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Featured Plant

Rojasianthe superba


Scientific Name: Rojasianthe superba

Common Names: 

Family: Asteraceae

Plant Type: Shrub, Small Tree

Environment: Rojasianthe requires year round water and can handle shade and part sun. Does not tolerate heat and will die back to the ground if it is exposed to 80 degree temperatures for 3 days or more.
Prefers sandy soil

Bloom: March-April

Uses: Fast grower when in the right 'spot' and provides an unusual 'sunflower' like bloom that would look great and be the talk of your garden. Great used as a filler with other plants or as a solo specimen.

Other: R. superba is extremely rare and only grows at SFBG and UC Berkeley outside of its native habitat.The first bloom in the United States was March 2006 at SF Botanical Garden.


Rojasianthe superbacan be found in: 

Entry Garden (Bed 5B) and the

Meso-American Cloud Forest (Beds 24G and 29G.)



Rojasianthe superba

A newcomer to horticulturists was the appearance of Rojasianthe superba in 2006 in the entry garden of the San Francisco Botanical Garden. Pronounced (row-haas-e-anthy), this giant sunflower relative has no common name. The seeds of Rojasianthe were collected by a botanist on the slopes of a volcano in Guatemala, and sent to Dr. Don Mahony, Curator and Nursery Manager, to propagate. Currently, only SFBG and UC Berkeley grow this amazing specimen outside of its native habitat.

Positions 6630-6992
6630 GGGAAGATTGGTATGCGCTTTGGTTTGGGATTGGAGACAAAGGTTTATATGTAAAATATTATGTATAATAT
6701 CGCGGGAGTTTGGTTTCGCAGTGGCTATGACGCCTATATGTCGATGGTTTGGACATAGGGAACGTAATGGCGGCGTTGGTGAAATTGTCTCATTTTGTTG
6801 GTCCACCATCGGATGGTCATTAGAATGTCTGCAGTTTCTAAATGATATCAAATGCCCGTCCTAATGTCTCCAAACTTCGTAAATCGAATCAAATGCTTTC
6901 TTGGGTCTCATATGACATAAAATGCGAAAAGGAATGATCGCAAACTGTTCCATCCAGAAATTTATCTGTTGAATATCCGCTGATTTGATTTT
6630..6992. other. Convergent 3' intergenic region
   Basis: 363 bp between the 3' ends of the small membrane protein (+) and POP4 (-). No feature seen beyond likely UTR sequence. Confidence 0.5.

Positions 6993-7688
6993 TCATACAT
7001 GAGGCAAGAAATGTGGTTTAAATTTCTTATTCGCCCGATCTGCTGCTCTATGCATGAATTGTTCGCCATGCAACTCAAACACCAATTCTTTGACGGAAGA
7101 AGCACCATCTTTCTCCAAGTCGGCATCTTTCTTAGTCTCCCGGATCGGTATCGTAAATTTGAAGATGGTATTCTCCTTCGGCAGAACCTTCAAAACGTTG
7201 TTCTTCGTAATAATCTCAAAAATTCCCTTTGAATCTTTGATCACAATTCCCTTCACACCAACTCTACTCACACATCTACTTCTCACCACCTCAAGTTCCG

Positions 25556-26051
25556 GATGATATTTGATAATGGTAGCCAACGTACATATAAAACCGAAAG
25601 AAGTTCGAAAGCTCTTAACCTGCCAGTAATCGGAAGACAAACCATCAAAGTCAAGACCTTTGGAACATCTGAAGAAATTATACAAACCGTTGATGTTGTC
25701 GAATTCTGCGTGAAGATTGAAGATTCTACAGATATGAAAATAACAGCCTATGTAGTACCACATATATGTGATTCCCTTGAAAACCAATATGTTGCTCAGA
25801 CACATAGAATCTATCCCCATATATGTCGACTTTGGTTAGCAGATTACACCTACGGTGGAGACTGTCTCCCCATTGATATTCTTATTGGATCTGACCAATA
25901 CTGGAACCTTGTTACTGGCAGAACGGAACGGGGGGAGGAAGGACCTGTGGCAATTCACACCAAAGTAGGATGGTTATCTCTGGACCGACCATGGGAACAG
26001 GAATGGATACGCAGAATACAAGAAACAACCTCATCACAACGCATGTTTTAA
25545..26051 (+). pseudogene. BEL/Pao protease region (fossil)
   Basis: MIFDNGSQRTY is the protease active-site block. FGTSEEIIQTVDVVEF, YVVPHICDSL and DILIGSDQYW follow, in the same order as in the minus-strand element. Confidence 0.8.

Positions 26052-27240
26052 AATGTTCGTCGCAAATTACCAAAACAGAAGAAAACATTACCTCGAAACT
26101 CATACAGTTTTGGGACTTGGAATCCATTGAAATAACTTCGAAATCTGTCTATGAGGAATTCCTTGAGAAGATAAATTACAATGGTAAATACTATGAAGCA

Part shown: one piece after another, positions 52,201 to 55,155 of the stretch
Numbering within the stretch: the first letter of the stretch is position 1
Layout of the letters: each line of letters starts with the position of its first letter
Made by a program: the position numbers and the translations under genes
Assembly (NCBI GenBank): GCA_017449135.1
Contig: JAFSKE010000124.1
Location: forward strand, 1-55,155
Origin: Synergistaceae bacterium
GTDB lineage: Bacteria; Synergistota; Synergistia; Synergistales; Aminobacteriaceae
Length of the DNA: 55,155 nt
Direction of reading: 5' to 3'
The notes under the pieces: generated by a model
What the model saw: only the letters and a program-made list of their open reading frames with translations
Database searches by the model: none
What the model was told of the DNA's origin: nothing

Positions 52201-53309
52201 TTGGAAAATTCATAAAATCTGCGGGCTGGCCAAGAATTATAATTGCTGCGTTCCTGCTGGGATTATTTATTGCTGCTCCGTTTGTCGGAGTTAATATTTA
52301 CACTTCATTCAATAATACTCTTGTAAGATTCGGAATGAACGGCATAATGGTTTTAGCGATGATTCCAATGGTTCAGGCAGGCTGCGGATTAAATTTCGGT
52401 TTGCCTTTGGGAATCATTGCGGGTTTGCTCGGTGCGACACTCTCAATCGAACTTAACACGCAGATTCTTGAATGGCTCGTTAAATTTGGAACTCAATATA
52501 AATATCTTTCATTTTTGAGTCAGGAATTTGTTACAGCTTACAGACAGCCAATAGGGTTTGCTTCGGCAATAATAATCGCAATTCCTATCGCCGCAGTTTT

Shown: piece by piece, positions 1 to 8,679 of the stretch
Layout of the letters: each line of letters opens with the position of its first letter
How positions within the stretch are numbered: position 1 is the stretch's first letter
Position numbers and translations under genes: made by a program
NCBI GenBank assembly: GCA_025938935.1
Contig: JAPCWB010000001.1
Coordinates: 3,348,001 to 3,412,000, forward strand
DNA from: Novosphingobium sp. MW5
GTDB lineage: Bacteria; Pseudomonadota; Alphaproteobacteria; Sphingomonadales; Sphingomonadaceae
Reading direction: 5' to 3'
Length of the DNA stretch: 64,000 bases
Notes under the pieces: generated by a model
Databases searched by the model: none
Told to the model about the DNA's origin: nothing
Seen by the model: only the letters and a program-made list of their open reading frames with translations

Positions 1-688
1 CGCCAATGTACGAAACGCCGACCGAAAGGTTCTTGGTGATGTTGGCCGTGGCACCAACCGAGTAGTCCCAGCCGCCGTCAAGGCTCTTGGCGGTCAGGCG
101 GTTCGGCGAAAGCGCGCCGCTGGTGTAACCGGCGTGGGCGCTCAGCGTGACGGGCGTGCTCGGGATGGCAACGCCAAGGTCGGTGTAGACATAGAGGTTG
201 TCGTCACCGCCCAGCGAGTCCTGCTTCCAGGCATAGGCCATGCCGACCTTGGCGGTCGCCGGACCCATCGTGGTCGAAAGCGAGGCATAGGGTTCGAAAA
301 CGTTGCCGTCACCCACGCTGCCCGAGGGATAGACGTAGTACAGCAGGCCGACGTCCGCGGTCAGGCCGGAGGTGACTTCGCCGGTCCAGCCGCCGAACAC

Notice the giant nodding white daisy flowers and the striking bracts behind that support them; the soft velvety, triangular leaves and the pendulous green seed heads. Rojasianthe seems to like filtered shade and regular watering, along with its forest companions in the wild: Monkeyhand, Montanoa and Alder trees, from Central America's cloud forests.

Cloud forests are high montane ecosystems in the sub-tropical areas of the world where moisture, mild temperatures and long hours of daylight combine to produce unique species. The San Francisco climate is perfect for growing many plants from these cloud forests. Sadly, these forests are highly endangered from local land use practices, climate change and increasing population. San Francisco Botanical Garden plays an important part in preserving many of these cloud forest species that are no longer found in the wild, that are endangered or soon will be.


Joanne Taylor and Kathy McNeil, Profile Contributor: David Kruse-Pickler